I did notice that the more I wished and hoped that things turned out differently, I would literally exhaust myself physically and emotionally. I took the mini-zazen advice that Yugen gave me and it was a huge help today. That and just being mindful of the tasks I was performing at work as opposed to being off in "la-la land" made me even more aware that things are just as they are and I shouldn't dwell on the past or ponder the future so much. It's one thing to recall a fond memory or look forward to an event, but to find yourself 45 minutes later dwelling on a negative event is definitely not what needs to be going on in the mind. Thank you all!

  17. #17
    Such "mini-Zazen" is very powerful, and I find myself Practicing so maybe a few dozen times each day. Even just for a moment or a few seconds.

    I wrote about it as part of our "Always Beginners" series ...

    Introducing Insta-Zazen! ©

    Gassho, J

  18. #18
    I'm so glad the mini-Zazen helped! (Even though I am engaging in copyright infringement) Insta-zazen I mean.....

    Now you can try it in all sorts of situations.... kind of like Green Eggs and Ham..... "on a plane, in a boat, on the sea, with a cup of tea...."

    Keep it up!

    Deep bows

  19. #19
    I think that being new to practice can be an infinitely difficult time because for the first time we are stopping and taking a hard look into ourselves and that can certainly affect how we interact with the outward world, and not always in a positive way. Our ego-mind fights us at every turn like a rope around our ankles, tripping us and laughing at us. It can be hard to reconcile the cushion with the phenomenal world. I know that at times I have been accused of being a "terrible Buddhist" because people tend to have this idea that we are tree-hugging hippies that speak softly and gush serenity and profound one-liners at every turn. I like to remind them that I am a work in progress and that I am still a baby on this path. Take things one step at a time and when things become overwhelming, break it up into smaller chunks that are easier to process and neutralize. And of course, sit.

    Gassho and metta,
    "I went to the woods because I wished to live deliberately, to front only the essential facts of life, and see if I could not learn what it had to teach, and not, when I came to die, discover that I had not lived."
    Henry David Thoreau, Walden

  20. #20
    The practical application of Zen lies in us confronting each moment, not just being present in the moment but -being- the moment. And that can be so very difficultly sometimes. A tough day at work where nothing goes right, a fight with your partner or a friend, a death.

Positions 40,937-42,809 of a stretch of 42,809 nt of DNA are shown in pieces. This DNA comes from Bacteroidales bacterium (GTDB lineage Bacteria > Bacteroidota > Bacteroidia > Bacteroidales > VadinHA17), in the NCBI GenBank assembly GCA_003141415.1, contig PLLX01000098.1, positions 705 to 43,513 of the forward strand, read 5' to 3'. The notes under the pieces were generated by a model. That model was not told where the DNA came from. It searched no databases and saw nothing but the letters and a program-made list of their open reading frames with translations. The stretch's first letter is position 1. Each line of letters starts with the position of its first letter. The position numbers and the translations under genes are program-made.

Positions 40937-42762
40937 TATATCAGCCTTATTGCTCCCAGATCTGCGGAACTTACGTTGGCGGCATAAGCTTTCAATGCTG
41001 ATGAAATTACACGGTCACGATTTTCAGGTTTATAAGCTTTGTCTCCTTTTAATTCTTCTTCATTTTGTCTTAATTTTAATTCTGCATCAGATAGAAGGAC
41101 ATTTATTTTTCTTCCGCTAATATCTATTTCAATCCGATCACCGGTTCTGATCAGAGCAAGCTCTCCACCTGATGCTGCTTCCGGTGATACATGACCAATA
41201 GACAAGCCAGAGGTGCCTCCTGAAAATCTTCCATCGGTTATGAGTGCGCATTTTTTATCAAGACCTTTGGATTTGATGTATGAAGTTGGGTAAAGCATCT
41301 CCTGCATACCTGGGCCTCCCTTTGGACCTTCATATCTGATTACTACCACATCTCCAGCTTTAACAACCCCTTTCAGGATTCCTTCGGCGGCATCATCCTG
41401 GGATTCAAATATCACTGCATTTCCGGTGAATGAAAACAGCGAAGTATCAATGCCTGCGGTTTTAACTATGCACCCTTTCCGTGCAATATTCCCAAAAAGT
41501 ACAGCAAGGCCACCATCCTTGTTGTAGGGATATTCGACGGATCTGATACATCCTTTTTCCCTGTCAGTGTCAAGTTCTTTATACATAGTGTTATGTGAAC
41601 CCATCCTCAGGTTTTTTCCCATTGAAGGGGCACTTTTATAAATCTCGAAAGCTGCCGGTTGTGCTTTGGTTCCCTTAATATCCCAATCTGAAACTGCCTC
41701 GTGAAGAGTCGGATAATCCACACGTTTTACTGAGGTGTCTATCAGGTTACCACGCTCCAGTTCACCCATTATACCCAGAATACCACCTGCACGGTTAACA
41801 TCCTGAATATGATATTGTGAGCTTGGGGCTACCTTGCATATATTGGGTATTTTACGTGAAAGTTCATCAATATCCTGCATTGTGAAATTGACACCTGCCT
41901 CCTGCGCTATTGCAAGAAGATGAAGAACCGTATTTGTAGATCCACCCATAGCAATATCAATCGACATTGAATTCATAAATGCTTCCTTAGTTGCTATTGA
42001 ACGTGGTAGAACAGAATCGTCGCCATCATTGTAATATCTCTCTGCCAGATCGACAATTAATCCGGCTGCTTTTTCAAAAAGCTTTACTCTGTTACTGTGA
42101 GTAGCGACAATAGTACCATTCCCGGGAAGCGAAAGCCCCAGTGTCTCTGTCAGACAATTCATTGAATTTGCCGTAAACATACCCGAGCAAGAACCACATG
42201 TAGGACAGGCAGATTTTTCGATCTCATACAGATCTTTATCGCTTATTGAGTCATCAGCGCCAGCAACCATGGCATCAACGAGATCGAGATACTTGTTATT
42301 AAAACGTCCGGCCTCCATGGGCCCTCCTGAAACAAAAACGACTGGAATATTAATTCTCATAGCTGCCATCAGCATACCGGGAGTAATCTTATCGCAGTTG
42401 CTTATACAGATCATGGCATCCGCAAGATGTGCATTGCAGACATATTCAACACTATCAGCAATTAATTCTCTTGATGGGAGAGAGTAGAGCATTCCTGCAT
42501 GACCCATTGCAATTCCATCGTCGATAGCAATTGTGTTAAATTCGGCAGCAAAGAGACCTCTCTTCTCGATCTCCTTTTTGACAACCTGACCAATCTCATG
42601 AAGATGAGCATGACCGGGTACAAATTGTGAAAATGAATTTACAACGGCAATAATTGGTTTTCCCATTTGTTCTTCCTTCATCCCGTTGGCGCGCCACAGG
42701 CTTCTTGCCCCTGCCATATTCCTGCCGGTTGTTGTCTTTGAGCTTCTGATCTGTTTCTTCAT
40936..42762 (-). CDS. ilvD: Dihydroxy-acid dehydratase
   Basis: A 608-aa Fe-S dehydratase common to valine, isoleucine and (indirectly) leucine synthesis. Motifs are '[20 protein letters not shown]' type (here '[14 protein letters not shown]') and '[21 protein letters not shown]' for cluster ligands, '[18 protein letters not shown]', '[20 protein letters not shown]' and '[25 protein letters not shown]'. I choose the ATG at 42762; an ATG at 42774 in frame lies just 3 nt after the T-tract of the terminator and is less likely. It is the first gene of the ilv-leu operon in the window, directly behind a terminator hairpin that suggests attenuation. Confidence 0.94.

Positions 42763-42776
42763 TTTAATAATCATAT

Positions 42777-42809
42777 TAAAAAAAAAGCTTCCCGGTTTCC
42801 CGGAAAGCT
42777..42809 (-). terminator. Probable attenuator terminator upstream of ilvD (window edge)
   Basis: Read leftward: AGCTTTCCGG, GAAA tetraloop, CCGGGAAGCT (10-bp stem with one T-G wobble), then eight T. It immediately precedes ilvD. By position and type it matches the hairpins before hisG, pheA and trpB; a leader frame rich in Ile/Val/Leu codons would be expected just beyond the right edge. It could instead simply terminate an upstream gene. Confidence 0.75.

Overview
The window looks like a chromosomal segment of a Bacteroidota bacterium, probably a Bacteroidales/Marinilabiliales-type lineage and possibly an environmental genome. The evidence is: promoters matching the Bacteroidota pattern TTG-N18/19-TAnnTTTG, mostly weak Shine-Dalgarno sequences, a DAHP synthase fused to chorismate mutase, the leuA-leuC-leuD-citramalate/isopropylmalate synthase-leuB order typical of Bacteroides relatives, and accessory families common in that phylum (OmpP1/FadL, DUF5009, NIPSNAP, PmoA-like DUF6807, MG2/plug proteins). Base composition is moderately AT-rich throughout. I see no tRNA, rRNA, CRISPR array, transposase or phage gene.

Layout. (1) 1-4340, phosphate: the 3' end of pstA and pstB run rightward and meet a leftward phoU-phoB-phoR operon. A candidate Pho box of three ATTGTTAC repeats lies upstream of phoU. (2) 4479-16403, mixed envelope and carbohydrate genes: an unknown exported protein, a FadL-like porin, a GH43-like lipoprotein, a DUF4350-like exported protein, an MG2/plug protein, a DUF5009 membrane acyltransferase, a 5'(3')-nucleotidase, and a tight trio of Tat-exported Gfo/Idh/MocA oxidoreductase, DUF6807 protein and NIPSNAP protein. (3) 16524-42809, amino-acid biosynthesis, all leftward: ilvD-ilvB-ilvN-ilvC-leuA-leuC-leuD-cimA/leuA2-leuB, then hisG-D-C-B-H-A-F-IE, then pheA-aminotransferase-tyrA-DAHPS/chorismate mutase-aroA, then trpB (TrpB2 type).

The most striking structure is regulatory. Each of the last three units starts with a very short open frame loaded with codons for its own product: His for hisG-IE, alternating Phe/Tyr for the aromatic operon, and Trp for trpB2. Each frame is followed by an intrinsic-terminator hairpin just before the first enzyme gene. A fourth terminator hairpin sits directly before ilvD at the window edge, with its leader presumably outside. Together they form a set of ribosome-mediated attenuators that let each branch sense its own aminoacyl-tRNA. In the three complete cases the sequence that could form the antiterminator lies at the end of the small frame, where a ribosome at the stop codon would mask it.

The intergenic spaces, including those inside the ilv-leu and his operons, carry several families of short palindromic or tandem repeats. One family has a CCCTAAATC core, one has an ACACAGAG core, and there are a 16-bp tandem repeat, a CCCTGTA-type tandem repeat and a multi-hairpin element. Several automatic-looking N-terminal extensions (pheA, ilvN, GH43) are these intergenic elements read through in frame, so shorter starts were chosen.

It can be very scary because we are so conditioned, especially in today's fast paced world to suppress reality: television, music, smartphones, whatever distraction available at our finger tips at that moment.

    The purity when we sit allows us to confront these swirling feelings. But as Jundo and Taigu teach us, we observe them from a distance. They are feelings, they come and they go. Some are so pleasant and some not very, both are ok. We just witness, don't get swept up by them, and we continue to sit.


    Shinjin datsuraku, datsuraku shinjin..Body-mind drop off, mind-body drop off..

  21. #21
    Find support from outside. Friends, family, whatever. Someone who can share in your suffering. They can 'sit' through your suffering with you. There are bodhisattvas all around, just allow them to appear....

    Above all, don't be afraid, even of being afraid. Please hold on. I dunno who really are, but I know that you can make it. This sadness, fear, whatever, has happiness in the end.

  22. #22
    The thoughts will bombard you but keep sitting. Nothing new to add.



  23. #23
    Yea! Lovely answers! I´m so glad I practice with you guys! Tough times are very challenging for our practice, I´ve been the last 3 months on tough times myself, insta-zazen works great for me and also works great to tell myself this: "When you get off the zafu...take your zazen mind with you everywhere, as much as you can, without attachment" and that self advice has been really useful.


    Dancing between stillness and motion I find peace.

  24. #24
    what you dsecribes sound familiar. These nagging thoughts and judgements in my experience calm down as practice continues. But I experienced too times of great calmness and again times of a storm of thoughts, but overall I think it calmed down over the years. I would go so far as to state that what you describe is everyday life for many of not most people. I believe most people feel uncomfortable when not being busy, be it working, sports, talking, watching tv etc etc, just stitting seems impossible for those. In my opinion you have the big advantage that you already found zazen, and that you enjoy sitting and see the "benefit". Thank you for sharing and your practice,